Commercial Division Blog

Posted: November 30, 2013 / Categories Commercial, Law Firms and Professional Ethics

Judiciary Law Section 478 Applies Only to Legal Services Provided in New York

On November 27, 2013, the Second Department issued a decision in Gover v. Savyon, 2013 NY Slip Op. 07934, interpreting Judiciary Law § 478 in a situation where an attorney who was not licensed to practice in New York provided legal services both in New York and in another jurisdiction.

In Gover, plaintiff, an Israeli attorney not licensed to practice in New York, sued defendant "to recover fees for legal services."  Defendant argued that the complaint should be dismissed because plaintiff "was barred under Judiciary Law § 478 from recovering fees for such services" because he was not licensed in New York. The trial court granted defendant's motion for summary judgment on this ground with respect to "legal services that the plaintiff undisputably rendered to the defendant in New York," but "otherwise denied the motion."

The Second Department affirmed, writing:

Judiciary Law § 478 makes it unlawful for anyone other than a person who has been admitted to practice law in New York and has taken the requisite oath, to practice as an attorney in this state. A contract to provide legal services rendered in violation of Judiciary Law § 478 is unenforceable as a matter of public policy. However, where an agreement consists in part of an unlawful objective and in part of lawful objectives, the court may sever the illegal aspects and enforce the legal ones, so long as the illegal aspects are incidental to the legal aspects and are not the main objective of the agreement.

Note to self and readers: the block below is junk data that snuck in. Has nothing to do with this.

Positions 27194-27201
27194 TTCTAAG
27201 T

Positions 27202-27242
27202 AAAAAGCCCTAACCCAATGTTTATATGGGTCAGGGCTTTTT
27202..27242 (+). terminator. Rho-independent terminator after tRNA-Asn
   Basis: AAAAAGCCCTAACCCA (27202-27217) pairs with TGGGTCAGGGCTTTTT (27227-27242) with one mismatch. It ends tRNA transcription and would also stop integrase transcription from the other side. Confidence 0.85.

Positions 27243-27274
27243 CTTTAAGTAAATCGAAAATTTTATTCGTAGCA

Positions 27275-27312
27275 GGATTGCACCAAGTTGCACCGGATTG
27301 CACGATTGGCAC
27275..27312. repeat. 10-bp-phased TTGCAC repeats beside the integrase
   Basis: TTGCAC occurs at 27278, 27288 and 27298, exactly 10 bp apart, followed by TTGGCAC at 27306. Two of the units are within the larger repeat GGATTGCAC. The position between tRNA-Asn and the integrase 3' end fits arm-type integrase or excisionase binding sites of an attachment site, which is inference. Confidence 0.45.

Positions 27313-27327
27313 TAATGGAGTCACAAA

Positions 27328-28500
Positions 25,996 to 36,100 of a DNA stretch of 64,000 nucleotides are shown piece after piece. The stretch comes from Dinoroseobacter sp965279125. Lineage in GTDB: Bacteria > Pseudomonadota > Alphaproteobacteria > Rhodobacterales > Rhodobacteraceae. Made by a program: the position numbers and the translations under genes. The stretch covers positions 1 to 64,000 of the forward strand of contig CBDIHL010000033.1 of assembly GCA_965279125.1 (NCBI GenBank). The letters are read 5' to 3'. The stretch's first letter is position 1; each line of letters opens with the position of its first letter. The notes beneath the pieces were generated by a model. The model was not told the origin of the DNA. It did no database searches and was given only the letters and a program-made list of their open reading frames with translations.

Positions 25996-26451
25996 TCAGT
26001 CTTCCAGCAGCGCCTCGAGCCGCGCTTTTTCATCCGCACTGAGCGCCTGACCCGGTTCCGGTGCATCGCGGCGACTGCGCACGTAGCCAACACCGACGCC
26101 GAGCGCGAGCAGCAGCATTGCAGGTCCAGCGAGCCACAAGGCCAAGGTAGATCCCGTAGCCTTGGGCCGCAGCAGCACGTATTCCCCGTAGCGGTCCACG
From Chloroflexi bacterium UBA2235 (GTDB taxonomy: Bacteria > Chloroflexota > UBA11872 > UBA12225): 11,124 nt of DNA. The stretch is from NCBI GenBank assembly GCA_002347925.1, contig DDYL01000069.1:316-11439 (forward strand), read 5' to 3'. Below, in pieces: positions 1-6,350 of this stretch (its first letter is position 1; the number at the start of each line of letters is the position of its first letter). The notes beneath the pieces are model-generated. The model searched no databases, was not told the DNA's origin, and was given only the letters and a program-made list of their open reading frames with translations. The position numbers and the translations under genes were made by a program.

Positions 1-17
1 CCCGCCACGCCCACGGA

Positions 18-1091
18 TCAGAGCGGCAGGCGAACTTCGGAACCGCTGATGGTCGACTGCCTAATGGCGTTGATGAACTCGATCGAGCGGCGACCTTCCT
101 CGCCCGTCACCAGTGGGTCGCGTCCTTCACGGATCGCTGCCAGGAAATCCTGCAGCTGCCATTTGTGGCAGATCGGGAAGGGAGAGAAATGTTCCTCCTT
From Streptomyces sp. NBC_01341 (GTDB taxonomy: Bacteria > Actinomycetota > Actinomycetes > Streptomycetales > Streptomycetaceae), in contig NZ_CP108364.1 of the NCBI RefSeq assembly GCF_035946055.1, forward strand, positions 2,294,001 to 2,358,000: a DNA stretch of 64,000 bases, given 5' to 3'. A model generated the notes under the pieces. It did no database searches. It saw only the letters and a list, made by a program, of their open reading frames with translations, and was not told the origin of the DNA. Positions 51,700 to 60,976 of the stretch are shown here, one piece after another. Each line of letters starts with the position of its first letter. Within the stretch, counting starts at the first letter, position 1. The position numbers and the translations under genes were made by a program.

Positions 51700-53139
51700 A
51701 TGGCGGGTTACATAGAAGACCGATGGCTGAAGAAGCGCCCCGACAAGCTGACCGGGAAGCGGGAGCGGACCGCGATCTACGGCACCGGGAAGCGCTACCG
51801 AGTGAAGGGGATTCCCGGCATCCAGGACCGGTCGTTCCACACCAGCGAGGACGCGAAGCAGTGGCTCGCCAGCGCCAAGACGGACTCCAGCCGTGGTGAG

. . . The legal services that the plaintiff provided to the defendant from outside of New York did not violate Judiciary Law § 478 and, thus, did not violate New York law. Furthermore, the main objective of the subject agreement, which was simply to provide legal services to the defendant, was not illegal. The defendant was aware, at all times, that the plaintiff was not licensed to practice law in New York, and the defendant would be unjustly enriched if allowed to avoid payment for legal services performed by the plaintiff for his benefit which were not in violation of Judiciary Law § 478.

(Internal quotations and citations omitted).

The real lesson here should go without saying--do not practice law where you are not licensed to do so.